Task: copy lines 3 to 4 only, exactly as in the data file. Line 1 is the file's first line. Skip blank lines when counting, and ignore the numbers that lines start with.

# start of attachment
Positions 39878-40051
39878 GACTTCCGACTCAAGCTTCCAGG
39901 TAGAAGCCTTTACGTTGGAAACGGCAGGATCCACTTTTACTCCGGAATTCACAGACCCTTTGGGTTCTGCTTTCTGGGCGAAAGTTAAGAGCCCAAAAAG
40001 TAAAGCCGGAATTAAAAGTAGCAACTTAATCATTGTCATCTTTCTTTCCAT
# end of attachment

39901 TAGAAGCCTTTACGTTGGAAACGGCAGGATCCACTTTTACTCCGGAATTCACAGACCCTTTGGGTTCTGCTTTCTGGGCGAAAGTTAAGAGCCCAAAAAG
40001 TAAAGCCGGAATTAAAAGTAGCAACTTAATCATTGTCATCTTTCTTTCCAT